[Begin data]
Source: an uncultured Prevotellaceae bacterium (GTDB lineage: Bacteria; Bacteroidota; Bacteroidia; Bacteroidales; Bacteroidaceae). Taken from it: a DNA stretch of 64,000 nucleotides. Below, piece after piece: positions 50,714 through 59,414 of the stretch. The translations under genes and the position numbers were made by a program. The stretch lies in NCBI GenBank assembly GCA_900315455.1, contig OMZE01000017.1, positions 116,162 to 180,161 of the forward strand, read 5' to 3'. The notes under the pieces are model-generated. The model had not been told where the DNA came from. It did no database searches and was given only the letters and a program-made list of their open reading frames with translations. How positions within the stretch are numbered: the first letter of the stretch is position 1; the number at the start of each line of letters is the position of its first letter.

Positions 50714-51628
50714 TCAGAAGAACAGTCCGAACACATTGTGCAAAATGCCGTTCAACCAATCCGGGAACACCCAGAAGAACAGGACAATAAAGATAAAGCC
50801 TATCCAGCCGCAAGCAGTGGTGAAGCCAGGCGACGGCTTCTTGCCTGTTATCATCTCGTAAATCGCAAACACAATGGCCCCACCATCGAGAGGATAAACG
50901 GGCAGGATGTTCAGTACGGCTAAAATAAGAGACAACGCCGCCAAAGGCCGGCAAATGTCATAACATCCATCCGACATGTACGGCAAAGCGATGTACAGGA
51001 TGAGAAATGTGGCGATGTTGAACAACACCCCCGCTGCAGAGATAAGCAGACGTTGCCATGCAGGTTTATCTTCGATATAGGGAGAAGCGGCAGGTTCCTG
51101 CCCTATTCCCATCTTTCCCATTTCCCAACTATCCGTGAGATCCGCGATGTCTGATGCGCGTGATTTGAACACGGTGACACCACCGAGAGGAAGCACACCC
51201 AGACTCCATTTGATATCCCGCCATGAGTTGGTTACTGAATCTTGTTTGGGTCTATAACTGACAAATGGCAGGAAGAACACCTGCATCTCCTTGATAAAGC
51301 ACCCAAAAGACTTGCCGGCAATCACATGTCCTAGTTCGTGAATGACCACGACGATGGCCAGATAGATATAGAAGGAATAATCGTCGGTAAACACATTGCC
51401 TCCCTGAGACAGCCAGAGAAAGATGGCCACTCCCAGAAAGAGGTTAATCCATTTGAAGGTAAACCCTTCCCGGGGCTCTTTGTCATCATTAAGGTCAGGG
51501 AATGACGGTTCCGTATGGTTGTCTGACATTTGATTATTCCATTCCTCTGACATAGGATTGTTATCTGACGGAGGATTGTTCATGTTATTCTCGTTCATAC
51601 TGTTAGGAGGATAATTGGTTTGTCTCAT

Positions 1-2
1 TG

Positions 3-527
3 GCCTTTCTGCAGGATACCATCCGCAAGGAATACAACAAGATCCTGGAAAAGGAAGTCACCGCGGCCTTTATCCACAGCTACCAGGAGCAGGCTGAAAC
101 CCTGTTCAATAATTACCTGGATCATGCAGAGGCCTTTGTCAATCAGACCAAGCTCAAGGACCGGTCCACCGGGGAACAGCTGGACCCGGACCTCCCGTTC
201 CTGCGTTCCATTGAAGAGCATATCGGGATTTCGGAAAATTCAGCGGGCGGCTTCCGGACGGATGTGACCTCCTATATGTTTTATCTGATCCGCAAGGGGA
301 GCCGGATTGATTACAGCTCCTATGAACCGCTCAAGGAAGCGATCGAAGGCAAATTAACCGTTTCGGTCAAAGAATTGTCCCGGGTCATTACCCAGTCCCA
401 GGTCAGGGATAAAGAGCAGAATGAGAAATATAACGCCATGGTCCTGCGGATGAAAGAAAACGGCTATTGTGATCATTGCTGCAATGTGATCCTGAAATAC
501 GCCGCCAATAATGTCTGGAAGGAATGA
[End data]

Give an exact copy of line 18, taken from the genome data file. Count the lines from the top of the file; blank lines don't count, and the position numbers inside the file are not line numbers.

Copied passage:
201 CTGCGTTCCATTGAAGAGCATATCGGGATTTCGGAAAATTCAGCGGGCGGCTTCCGGACGGATGTGACCTCCTATATGTTTTATCTGATCCGCAAGGGGA